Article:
At its last meeting of 2014, the Olympia City Council officially approved a new comprehensive plan that outlines the city’s goals and vision for the next 20 years.
This is the first major update of the plan since 1994, and the city has been working on revisions since 2009.
“We now have an up-to-date business plan that’s literally informed by thousands of shareholders — the citizens,” said Leonard Bauer, deputy director for community planning and development, at Tuesday’s council meeting.
The plan’s revisions target policy language in areas such as projected population growth, zoning requirements, downtown revitalization, streets and alleys, speed limits, disaster preparedness, park maintenance funding, urban density and sea levels.
Some of the more notable changes included policies that provided more guidance for street connectivity, which refers to the linking of small streets with larger arterial roads. Residents in southwest Olympia successfully lobbied the city to remove two proposed connections from the plan: one between Decatur Street and Caton Way and one from 16th Avenue to Fern Street. Residents feared the connections would increase vehicle traffic from the Olympia Auto Mall and reduce the area’s walkability.
Another debated item, at least among council members, involved the regulations for alleys — specifically whether to require alleys with new home construction or simply encourage alleys when feasible. Discussion also included thoughts on whether alleys discouraged community conversation and interaction because of their locations behind homes, rather than out front. The council ended up approving the term “require” to ensure that alleys are built whenever possible.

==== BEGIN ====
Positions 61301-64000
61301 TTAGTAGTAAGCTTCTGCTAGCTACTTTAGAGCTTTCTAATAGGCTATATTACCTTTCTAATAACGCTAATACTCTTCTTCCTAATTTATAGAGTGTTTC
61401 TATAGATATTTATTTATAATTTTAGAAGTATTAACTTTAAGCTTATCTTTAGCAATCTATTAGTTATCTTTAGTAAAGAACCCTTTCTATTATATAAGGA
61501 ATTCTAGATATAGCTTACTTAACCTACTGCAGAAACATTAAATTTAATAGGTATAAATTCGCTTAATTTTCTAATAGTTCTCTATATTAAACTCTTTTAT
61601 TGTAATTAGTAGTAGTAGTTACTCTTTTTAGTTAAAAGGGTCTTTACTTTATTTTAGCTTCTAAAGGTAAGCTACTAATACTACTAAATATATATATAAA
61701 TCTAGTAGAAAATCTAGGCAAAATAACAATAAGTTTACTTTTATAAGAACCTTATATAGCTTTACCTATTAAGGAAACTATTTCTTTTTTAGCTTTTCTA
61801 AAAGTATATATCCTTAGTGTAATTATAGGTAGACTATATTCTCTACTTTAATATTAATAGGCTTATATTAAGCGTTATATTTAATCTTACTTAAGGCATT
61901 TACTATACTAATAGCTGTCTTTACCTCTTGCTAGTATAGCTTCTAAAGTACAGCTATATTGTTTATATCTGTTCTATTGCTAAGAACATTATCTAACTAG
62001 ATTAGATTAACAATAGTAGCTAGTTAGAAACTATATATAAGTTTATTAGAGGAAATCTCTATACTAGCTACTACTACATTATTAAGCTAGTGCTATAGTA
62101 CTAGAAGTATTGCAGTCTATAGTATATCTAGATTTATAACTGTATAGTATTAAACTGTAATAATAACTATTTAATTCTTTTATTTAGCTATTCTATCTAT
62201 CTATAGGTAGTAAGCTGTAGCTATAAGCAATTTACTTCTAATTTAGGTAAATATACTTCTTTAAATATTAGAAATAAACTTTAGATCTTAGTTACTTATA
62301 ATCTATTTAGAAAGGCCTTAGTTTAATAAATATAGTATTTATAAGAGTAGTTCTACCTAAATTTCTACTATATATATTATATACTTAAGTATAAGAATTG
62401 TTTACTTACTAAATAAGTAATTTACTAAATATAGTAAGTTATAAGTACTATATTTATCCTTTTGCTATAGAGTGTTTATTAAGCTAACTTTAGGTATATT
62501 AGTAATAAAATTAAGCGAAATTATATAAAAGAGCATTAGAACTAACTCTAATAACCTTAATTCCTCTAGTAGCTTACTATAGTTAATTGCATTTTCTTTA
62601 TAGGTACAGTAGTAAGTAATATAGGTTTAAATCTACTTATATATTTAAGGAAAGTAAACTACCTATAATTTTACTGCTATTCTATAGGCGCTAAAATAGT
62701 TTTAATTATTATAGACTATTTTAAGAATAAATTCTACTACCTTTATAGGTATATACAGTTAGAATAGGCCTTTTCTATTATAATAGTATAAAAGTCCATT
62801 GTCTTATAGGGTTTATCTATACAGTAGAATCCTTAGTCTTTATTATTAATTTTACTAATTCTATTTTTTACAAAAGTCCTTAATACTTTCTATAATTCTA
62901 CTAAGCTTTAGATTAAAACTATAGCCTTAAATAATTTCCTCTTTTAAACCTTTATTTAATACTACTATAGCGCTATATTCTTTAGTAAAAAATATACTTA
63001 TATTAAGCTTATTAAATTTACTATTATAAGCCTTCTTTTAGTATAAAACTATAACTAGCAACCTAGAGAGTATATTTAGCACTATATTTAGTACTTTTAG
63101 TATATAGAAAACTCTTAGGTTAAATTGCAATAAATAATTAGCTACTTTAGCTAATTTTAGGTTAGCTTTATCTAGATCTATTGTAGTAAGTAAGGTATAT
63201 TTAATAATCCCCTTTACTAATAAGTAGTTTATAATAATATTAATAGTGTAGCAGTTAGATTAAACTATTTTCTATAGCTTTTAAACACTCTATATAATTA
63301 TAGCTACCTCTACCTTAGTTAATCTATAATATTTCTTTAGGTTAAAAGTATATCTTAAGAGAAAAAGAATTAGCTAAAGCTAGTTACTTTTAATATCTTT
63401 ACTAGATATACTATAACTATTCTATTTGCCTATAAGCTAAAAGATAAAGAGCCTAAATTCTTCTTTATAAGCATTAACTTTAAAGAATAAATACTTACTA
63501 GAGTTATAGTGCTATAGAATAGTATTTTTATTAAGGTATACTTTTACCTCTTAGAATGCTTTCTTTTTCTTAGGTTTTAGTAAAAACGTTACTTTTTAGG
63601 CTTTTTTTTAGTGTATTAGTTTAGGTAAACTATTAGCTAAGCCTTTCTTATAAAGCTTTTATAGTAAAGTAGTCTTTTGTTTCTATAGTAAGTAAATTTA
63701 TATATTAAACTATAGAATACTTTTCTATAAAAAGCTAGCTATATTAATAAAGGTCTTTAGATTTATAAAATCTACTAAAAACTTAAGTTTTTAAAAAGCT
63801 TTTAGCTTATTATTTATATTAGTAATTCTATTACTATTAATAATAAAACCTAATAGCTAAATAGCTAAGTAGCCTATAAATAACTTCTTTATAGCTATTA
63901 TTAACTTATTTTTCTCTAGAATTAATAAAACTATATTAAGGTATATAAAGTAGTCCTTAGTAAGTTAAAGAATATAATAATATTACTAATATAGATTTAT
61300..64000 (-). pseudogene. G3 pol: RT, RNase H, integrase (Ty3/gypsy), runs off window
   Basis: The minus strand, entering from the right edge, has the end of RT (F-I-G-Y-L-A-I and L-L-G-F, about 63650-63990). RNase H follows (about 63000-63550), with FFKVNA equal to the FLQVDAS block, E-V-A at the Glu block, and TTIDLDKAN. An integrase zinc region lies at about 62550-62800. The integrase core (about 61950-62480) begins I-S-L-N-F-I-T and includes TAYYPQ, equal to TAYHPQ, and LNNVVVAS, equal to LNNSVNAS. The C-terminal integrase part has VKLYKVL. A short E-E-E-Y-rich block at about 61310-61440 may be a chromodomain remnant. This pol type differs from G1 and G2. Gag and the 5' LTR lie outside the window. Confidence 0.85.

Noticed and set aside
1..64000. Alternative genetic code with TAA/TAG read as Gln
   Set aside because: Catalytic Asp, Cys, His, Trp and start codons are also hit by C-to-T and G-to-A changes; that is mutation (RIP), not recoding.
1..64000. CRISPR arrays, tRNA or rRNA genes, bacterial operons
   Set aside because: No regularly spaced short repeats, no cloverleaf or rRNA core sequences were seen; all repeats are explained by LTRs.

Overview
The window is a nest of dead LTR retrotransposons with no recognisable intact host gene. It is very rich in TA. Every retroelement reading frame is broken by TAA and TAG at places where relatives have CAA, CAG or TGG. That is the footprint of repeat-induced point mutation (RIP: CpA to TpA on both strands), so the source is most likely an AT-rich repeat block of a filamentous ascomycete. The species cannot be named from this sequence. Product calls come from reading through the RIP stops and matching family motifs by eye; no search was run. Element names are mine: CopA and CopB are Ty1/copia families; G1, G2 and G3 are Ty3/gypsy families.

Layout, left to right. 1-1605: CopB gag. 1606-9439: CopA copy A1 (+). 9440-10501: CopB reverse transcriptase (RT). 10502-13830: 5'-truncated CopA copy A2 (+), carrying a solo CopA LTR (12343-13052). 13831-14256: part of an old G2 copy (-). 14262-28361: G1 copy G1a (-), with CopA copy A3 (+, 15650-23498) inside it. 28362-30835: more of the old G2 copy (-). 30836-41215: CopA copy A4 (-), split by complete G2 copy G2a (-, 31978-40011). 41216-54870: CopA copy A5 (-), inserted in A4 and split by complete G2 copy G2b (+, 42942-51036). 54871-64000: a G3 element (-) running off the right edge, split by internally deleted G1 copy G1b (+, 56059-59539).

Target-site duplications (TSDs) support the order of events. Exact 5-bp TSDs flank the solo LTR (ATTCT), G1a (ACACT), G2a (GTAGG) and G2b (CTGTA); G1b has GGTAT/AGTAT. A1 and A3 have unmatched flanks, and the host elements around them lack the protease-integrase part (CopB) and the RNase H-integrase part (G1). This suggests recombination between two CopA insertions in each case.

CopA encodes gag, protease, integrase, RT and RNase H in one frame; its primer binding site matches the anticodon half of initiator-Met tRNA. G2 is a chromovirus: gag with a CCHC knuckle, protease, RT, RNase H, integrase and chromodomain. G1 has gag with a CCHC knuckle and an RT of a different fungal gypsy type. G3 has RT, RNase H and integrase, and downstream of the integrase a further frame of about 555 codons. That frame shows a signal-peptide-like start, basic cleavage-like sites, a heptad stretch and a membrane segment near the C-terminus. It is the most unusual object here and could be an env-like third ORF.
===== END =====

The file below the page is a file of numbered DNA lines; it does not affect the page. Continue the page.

Keith Stahley, director of community planning and development, said the comprehensive plan represents a career highlight not just because of the plan’s complexity, but because the city took the time to do it right.
The process has included multiple public meetings over the past five years as well as participation from nearly every city employee, as well as the City Council and the Planning Commission. Implementation of the plan comes next, Stahley said.
“People showed up consistently,” Stahley said Tuesday, praising the public’s involvement. “This feels very much like we’ve been on a roller coaster, slowly climbing up to the top. We’re finally there.”
The council took a 10-minute recess at Tuesday’s meeting to celebrate the plan’s passage with cake and pie. A final draft of the plan can be viewed online at imagineolympia.com.
Also Tuesday, the council received an update on construction highlights and more from 2014. According to city engineer Fran Eide, the year’s projects included: